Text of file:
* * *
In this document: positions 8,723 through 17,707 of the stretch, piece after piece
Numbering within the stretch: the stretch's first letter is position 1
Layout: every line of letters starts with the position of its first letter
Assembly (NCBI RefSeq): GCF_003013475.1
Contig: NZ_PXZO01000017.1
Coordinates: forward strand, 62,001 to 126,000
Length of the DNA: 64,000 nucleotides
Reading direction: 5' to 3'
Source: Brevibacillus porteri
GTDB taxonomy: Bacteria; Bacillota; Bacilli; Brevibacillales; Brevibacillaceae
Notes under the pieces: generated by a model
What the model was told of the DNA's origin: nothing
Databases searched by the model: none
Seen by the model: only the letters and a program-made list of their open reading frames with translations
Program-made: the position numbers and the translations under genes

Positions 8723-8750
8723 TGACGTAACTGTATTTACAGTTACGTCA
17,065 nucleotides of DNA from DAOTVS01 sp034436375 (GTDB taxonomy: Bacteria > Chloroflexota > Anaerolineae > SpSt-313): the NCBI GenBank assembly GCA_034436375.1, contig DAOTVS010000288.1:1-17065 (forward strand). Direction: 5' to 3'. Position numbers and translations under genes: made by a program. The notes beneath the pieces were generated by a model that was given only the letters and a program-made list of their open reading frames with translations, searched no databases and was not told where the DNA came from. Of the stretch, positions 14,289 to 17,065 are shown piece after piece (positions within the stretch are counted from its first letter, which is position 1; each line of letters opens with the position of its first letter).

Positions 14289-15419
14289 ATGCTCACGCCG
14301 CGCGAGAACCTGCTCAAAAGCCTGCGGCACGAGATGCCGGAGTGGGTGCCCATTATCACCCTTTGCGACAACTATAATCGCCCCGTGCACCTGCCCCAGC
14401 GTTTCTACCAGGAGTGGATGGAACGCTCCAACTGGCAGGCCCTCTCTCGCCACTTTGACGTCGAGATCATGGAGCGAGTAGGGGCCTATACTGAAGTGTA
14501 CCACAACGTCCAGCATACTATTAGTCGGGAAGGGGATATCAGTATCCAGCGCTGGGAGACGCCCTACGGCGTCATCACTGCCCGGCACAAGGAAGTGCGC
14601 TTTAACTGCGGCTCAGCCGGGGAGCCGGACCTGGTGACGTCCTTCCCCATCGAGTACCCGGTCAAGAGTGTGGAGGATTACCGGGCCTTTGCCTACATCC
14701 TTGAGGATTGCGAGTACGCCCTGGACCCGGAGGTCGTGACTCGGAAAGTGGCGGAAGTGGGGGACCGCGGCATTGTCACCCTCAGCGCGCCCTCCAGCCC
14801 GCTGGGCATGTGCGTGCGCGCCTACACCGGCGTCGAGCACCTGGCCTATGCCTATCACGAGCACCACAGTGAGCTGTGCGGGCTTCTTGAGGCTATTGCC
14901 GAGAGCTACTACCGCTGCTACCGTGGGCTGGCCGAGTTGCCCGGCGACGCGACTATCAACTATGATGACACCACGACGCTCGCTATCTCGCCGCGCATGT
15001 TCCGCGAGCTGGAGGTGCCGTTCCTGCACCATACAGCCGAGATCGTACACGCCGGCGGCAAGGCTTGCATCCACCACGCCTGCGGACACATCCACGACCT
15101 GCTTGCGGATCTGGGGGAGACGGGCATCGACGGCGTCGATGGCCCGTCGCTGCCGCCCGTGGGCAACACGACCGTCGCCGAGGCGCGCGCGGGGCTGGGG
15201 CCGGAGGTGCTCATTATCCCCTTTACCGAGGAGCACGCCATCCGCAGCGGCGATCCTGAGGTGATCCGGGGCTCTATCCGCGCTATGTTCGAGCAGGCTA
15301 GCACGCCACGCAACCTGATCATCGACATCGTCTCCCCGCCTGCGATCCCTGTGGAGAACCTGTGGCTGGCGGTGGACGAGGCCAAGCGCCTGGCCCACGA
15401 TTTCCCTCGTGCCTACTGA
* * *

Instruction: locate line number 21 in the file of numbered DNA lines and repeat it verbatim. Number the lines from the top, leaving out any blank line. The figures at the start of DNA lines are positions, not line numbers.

14301 CGCGAGAACCTGCTCAAAAGCCTGCGGCACGAGATGCCGGAGTGGGTGCCCATTATCACCCTTTGCGACAACTATAATCGCCCCGTGCACCTGCCCCAGC